The Objet d’Art Dress

Oh I’m excited for this one! My version of the Decades of Style Objet d’Art dress has been a while in the making but, once I got properly under way, I just knew that this pattern was something special.

After wrapping up my dress for the Big Vintage Sew-Along, I was suffering a serious case of lost sew-jo. I poured a whole lot of effort into turning V9127 into something special and, although I was so incredibly proud of what I produced, I ended up feeling pretty burnt out. I wrote a while back about my search for a pattern that would help me recoup some enthusiasm and the Objet d’Art dress has definitely done the job. And here it is…

This dress is a 1950s inspired pattern – although, as I mentioned in my previous Vision Board post, I get definite 1940s garden party vibes from this one. The neckline and pocket detailing are truly unique points of focus for this dress. When I stumbled across the pattern (I say stumbled but I peruse the Decades of Style website on a near-constant basis), it was those unexpected twists on a classically simple silhouette that drew me in. These incredible details are something that Decades of Style patterns always do amazingly well – the Belle Curve dress is another example. And in the Objet d’Art dress, the detailing is used to perfect effect.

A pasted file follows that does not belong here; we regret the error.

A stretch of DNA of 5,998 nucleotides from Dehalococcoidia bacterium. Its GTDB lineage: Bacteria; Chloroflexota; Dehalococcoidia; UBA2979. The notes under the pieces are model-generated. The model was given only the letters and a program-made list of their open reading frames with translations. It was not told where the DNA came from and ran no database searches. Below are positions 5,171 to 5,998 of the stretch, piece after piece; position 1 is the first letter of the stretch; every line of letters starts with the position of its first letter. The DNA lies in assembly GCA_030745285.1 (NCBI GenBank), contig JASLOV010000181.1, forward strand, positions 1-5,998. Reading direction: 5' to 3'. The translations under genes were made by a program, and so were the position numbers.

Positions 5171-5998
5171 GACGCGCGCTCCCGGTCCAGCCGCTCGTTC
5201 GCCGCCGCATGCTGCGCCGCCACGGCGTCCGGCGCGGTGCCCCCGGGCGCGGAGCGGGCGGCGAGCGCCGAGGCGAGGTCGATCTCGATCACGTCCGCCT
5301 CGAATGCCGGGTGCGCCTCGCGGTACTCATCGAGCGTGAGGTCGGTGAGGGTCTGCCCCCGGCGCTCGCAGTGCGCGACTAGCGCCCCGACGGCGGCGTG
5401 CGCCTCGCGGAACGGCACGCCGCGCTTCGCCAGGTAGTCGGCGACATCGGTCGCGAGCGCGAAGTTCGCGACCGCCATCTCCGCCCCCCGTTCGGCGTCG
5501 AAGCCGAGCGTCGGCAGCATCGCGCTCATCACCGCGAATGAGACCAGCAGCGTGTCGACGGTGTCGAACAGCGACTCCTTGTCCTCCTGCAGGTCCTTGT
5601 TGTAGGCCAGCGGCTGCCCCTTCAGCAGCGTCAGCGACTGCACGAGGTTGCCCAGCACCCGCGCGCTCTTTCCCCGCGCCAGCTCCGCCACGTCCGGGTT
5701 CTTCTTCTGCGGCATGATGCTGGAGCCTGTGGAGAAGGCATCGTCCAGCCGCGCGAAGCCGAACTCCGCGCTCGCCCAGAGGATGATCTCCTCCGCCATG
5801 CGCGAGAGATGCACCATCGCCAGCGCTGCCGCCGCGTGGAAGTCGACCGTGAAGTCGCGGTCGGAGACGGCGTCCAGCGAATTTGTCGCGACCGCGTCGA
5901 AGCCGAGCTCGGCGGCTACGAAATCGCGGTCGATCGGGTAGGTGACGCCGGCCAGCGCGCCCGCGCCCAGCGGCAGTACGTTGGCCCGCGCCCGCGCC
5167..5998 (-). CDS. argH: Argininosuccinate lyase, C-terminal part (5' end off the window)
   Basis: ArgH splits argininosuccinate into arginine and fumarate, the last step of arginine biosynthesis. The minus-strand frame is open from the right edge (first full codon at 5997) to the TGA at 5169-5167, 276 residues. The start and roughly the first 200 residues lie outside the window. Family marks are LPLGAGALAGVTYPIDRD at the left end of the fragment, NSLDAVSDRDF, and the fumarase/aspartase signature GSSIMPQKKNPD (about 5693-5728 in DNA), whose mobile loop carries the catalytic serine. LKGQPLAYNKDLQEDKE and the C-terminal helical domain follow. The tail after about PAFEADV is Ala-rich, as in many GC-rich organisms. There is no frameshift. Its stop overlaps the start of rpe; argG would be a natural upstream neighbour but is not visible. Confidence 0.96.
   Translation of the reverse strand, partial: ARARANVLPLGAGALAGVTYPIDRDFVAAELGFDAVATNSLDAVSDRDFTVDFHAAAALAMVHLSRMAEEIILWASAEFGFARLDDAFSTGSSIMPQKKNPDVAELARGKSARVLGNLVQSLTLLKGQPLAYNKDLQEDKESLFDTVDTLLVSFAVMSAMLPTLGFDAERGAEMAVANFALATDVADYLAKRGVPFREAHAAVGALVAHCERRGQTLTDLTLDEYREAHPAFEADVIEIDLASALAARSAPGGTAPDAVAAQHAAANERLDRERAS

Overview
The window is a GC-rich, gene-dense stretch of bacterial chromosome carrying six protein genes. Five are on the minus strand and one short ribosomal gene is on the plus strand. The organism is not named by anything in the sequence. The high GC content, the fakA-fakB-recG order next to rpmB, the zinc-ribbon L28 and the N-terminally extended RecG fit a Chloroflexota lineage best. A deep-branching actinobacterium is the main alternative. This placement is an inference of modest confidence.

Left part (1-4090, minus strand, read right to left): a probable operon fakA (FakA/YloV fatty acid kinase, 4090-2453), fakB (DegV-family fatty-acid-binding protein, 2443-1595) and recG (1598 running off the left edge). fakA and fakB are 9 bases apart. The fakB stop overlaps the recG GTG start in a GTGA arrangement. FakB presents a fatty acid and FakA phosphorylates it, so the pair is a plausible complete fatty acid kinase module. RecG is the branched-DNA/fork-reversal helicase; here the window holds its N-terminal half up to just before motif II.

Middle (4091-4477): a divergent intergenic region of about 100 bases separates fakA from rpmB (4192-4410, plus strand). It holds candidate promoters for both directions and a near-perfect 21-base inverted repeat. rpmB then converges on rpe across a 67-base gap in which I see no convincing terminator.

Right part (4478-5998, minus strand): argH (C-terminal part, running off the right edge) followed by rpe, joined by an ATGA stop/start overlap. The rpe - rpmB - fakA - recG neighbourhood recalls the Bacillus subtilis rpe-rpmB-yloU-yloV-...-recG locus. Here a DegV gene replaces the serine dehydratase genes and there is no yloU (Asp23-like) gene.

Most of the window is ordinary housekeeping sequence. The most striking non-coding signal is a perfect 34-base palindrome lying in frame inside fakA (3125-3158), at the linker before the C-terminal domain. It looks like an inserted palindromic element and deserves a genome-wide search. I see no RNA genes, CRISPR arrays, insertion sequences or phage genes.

What is truly innovative about this pattern is its simplicity. Looking at the neckline or the pockets, you’d think that some serious sewing trickery was involved. But it is as simple as sewing darts and positioning them correctly. That’s it. Follow the markings and you end up with a gorgeous lapped neckline and some fantastic triangular pockets.

I’m trying not to rave too hard but I’m struggling to find anything negative to say about this pattern. I used a PDF version of the pattern and had no problems putting it together – that is to say, all the pieces fit and the markings were super clear. I went straight in without making a muslin (I really am the worst when it comes to making muslins because I’m impatient and always prefer to just alter as I go), grading the pattern out one size at the hips. The finished product fit like a glove with no further alterations to the size at all. Bear in mind that the dress borders on having a pencil fit around the hips/bum (although this could just be on me) so make sure you account for that when choosing your size. That pencil shape gives it a gorgeous silhouette but obviously a little less ease. Also there’s a fab kick pleat on the back of the skirt which I love!

My fiancé told me the left-hand photo captures my spirit because, in his words, ‘you look like you’re trying to teach me something’.

Fact: I hate zip insertions. They are the bane of my life. And, for some reason, no matter how many Youtube videos I watch, I’m still rubbish at it. I don’t think there’s a single zip in any one of my garments that doesn’t look at least a bit jerry-rigged. But I figure as long as it’s functional and doesn’t fall out, I’ve done the job. Probably my only piece of sadness about the Objet d’Art dress was having to put in a zip. It came out just fine in the end, although my hand is strategically covering a slight puckering at the bottom. Tips on zip insertions are always welcome (seriously, please help me).